There were a few flies in the ointment in “THE GREEN HORNET”. One came from Tom Wilkinson’s portrayal of Britt’s father, James Reid. I realize that he was portraying a negative authority figure – the cold and demanding father. But his performance came off as bombastic and somewhat flat. I also found the pacing in the movie’s first fifteen minutes rather uneven. Britt’s relationship with his father and the latter’s death seemed to move along at a pace that I found a bit too fast. But at the same time, Chudnofsky’s meeting with a local gangster portrayed by James Franco was conveyed with more depth and at a slower pace. Fortunately, Gondry seemed to have found his pacing after this uneven beginning and movie rolled along with a balanced mixture of action, angst, and laughs.

For Green Hornet purists like actor Van Williams that were upset over Rogen’s comedic interpretation of the crime fighter, there is nothing I can say. I do not particularly agree with them that the movie should have been a straight action-drama. “THE GREEN HORNET” could have been another “BATMAN BEGINS” or even “DAREDEVIL”. Perhaps I would have liked it. But I did enjoy Rogen’s interpretation very much. Hell, I more than liked it. I enjoyed it so much that I saw it in the theaters for a second time and even bought a DVD copy of it. This is probably the first movie that I have ever enjoyed Rogen as an actor. My enjoyment increased tenfold, thanks to his screen chemistry with musician/actor Jay Chou. And this is the first time I have ever enjoyed the story of the Green Hornet.

“SUICIDE SQUAD” Showdown

“SUICIDE SQUAD” SHOWDOWN

The 2016 D.C. Extended Universe (DCEU) film, “SUICIDE SQUAD”, featured an interesting post-credit scene between A.R.G.U.S. Director Amanda Waller and billionaire Bruce Wayne aka Batman. In the wake of Task Force X aka Suicide Squad’s confrontation with former team member, the sorceress Enchantress, Ms. Waller requested a meeting with Bruce for a special favor.

Apparently, Ms. Waller found herself in hot water with the U.S. Department of Defense, due to the Enchantress’ attempt to wreck havoc upon the world and rule it. After all, the sorceress was known to be a former member of the Suicide Squad. Ms. Waller met with Bruce in order to use his Washington D.C. connections to protect her from the backlash against her role, as Task Force X’s creator, in the Enchantress’ rampage. In return, she provided him with government files files on the expanding meta-human community . . . along with documents on both Barry Allen aka the Flash and Arthur Curry aka Aquaman. Following Bruce’s agreement to help Waller in exchange for the files, the pair had this little conversation:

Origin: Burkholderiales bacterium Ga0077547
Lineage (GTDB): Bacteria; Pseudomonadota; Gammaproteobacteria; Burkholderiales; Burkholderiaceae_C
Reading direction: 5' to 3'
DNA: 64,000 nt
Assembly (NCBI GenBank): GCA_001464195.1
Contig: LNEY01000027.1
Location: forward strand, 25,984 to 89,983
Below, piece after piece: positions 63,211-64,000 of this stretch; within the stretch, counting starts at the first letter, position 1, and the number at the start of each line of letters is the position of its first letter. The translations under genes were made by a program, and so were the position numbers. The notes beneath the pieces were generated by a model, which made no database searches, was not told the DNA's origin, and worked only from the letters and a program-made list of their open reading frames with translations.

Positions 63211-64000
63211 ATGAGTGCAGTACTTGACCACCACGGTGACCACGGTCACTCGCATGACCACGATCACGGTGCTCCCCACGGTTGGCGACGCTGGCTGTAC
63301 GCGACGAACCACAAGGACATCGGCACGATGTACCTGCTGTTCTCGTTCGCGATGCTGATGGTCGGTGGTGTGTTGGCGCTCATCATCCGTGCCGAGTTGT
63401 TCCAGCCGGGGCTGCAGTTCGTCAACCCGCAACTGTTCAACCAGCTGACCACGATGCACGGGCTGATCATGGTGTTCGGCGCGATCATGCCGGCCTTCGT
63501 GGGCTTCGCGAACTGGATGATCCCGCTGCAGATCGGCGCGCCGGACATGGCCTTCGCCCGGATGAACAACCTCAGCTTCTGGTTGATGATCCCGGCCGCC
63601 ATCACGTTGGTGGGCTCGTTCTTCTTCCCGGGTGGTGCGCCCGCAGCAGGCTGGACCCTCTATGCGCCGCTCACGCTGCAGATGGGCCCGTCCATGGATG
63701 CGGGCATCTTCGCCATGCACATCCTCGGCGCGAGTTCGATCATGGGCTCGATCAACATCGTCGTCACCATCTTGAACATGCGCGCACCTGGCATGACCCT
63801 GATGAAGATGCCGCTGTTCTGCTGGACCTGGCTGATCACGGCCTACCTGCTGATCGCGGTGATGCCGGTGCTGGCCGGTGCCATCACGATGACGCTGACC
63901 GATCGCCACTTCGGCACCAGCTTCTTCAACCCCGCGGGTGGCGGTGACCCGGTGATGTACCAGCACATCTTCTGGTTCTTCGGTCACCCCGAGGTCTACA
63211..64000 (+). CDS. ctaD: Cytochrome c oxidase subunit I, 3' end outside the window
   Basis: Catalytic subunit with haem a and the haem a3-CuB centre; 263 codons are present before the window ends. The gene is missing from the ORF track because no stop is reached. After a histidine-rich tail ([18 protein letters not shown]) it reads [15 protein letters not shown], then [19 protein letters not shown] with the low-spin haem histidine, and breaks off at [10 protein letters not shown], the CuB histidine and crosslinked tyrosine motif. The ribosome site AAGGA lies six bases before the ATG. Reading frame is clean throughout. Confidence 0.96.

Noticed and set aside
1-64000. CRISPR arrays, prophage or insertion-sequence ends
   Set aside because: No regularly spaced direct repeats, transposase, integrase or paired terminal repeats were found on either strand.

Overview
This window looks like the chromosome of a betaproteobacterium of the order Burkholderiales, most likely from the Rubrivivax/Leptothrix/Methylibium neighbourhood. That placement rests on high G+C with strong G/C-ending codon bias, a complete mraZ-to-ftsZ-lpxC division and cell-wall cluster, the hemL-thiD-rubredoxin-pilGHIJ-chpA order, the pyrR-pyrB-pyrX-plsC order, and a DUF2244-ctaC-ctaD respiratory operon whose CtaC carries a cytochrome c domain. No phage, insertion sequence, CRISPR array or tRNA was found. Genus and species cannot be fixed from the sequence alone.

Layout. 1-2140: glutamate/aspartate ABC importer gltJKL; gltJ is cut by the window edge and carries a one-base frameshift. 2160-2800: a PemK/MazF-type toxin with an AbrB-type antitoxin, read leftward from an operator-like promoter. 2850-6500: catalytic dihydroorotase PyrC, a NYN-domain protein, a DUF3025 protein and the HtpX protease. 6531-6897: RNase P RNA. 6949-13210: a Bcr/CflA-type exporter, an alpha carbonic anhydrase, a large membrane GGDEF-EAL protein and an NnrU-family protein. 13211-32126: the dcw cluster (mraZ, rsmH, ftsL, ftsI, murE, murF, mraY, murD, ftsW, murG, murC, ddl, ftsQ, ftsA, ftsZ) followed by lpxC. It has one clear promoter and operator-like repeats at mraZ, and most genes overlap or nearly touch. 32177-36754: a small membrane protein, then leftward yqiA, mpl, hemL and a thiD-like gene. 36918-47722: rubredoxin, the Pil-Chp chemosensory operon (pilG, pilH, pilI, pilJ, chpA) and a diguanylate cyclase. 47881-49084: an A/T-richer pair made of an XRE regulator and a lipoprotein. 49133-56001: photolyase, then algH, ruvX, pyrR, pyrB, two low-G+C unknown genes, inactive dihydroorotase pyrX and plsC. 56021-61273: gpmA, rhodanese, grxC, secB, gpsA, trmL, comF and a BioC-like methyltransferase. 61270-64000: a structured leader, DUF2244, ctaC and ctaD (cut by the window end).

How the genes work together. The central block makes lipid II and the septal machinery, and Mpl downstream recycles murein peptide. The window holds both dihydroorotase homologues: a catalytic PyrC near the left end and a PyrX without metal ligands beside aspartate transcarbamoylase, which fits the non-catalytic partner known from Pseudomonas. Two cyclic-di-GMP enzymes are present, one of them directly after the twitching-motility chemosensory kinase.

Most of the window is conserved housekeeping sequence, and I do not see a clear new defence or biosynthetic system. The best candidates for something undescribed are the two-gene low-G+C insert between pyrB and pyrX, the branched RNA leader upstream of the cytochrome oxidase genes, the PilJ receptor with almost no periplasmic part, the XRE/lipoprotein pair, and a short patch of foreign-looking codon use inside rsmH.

Amanda Waller: There’s the difference between us. You believe in friendship, I believe in leverage.
Bruce Wayne: Good night.
Amanda Waller: You look tired. You should stop working nights.
Bruce Wayne: You should shut it down, or my friends and I will do it for you.

When Ms. Waller had first hinted that she knew Bruce was Batman, his first response was to warn her to shut down the Task Force X team, also known as the “Suicide Squad”. When I first saw the movie, I had taken Bruce’s warning at heart. Especially since she had asked for him to protect her from facing the consequences of using Dr. June Moone aka the Enchantress as part of her Task Force X. And the recently formed Justice League would be more than capable of physically breaking up the squad and keeping its members behind bars. In the end, it took me a while to realize that on a deeper level, Bruce’s warning was hollow. It was just as hollow as Waller’s insinuation that she knew he was Batman.

One, the formation of Task Force X “Suicide Squad” was not illegal. It was sanctioned by the Department of the Defense and the White House. With the exception of Task Force X leader Colonel Rick Flagg and his bodyguard, Tatsu Yamashiro aka Katana, the other members were convicted criminals. Which meant that Waller or any other member of the government or law enforcement had the right to “recruit” them to work in the interest of the country/community. The Thirteen Amendment (1865) of the U.S. Constitution abolished slavery and involuntary servitude, except as punishment for a crime. Which meant that convicted and imprisoned criminals can be used as forced labor. And this is exactly what Waller did when she had nano bombs implanted in their necks and coerced them into working on behalf of the government . . . with the threat of death if any Suicide Squad member did not cooperate.